WHAT WE SING & WHY
The Saint Louis Chamber Chorus dedicates its efforts to the promotion and appreciation of choral music, its mission being not only to entertain, but to educate and inspire. Programs are devised to match music to venue and occasion, and result is a unique marriage of the architectural diversity of St. Louis with the finest a cappella compositions.
Original texts and languages are sung by the Chorus wherever possible, usually without accompaniment; a season may span up to ten languages. To respect further the integrity of each work, individual songs or movements are rarely excerpted, so that the audience may appreciate the composer’s true intentions. Most significantly, strenuous efforts are made to marry musical texture to a suitable setting, not only culturally but also acoustically: the various venues are the choir’s ‘instruments’ and each must be ‘played’ differently. Consequently, the Saint Louis Chamber Chorus is not bound by any individual auditorium. The Chorus has in fact occasionally traveled beyond its home in the Midwest, performing at The White House, Carnegie Hall, and on tour in Germany.
Premières are always found in every season, as the Chamber Chorus acknowledges its obligation not only to the composers of yesterday, but of today and tomorrow. This is not entirely altruistic, as adventurous performers and listeners alike relish the ‘new.’ To this end, the Chorus has commissioned numerous original works and editions, and has introduced other works to American audiences for the first time. Most concerts each season include a world, American or St. Louis première performance.
The repertoire of the Chorus ranges from the Renaissance to the present day. The diverse nature of the Chorus’ repertoire is yet more daunting for its linguistic range, with as many as ten languages sometimes appearing in a single season’s repertoire.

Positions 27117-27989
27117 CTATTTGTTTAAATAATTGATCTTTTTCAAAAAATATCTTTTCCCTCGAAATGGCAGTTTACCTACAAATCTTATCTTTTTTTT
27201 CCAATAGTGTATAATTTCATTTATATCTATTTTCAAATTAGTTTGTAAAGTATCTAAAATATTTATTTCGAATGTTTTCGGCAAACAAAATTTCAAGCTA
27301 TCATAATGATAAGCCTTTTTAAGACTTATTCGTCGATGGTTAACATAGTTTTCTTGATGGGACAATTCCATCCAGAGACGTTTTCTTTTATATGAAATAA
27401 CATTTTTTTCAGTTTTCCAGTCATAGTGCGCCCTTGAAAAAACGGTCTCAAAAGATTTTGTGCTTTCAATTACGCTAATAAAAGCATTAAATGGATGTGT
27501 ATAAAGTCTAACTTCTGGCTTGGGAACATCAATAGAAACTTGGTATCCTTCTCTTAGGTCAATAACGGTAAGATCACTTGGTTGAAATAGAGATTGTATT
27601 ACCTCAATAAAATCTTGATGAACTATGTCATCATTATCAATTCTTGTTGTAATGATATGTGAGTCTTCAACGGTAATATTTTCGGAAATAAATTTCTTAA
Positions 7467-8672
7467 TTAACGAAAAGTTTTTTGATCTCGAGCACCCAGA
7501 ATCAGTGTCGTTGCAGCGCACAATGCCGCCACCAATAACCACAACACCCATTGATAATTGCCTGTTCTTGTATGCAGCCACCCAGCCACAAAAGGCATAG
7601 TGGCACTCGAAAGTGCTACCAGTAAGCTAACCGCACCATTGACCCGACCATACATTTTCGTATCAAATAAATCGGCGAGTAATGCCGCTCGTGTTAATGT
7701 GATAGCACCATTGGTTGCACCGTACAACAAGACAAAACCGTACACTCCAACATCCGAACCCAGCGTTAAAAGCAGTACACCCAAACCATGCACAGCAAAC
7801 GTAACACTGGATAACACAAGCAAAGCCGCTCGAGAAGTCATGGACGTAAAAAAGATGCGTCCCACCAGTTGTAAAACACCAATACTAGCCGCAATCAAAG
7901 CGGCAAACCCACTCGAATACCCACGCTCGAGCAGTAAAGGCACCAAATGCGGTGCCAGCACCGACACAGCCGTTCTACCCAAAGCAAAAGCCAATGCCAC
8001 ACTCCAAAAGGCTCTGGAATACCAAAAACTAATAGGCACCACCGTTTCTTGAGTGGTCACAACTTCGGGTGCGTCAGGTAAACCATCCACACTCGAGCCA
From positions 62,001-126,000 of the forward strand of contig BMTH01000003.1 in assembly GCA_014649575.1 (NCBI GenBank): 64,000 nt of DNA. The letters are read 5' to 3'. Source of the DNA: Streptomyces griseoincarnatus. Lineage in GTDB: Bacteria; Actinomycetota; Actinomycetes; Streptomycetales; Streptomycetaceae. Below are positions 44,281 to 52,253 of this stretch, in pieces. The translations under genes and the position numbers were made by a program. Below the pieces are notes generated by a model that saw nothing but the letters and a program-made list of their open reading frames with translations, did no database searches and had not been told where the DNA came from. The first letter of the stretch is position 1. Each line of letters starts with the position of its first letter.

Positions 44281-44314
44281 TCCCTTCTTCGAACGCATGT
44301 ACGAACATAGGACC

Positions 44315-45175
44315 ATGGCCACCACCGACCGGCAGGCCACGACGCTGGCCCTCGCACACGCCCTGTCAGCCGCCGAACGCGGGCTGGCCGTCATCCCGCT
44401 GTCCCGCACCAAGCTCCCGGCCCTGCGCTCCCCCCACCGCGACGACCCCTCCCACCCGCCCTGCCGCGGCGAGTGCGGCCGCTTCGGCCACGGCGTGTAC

Although the Chorus is perhaps a little too large to perform Renaissance madrigals written on an intimate scale, there is nonetheless much other Renaissance repertoire which benefits from a ‘choir’ (rather than a ‘consort’) performance. Among the more recognized composers from this period regularly represented in the Chorus’ programs are Gibbons, Handl and Palestrina.
The Chorus’ programs explore the choral writing of acknowledged masters such as Brahms and Holst whose instrumental music may already be familiar; this provides a different perspective on composers who tend to be better known for their orchestral works. In this respect the Chamber Chorus acts as a ‘classical ensemble,’ complementing other organizations such as the St. Louis Symphony and Philharmonic Orchestras.
As befits a mixed voice choir, particular attention is paid to the literature of the nineteenth century, a period when choral singing enjoyed a great revival and highly proficient choruses developed in many European and American cities. In response to this new constituency, composers wrote challenging and extended works, and indeed such masters as Brahms, Mendelssohn, Schubert and Schumann found remuneration in writing for, and training, these ensembles. In most seasons, then, the Chorus performs lieder or motets by these composers and their contemporaries.
The renaissance of choral music in Britain during the past hundred years provides another focus for the choir (not a surprise, given the background of the founding and current artistic directors). To this end, the Chamber Chorus has performed many works by Holst, Howells and Vaughan Williams, and by some St. Louis premières of works by contemporary British composers, such as Judith Bingham and David Matthews. Modern American composers are also well represented, with several world or regional premières by Howard Helvey, Stephen Paulus and Ned Rorem, to name but a few.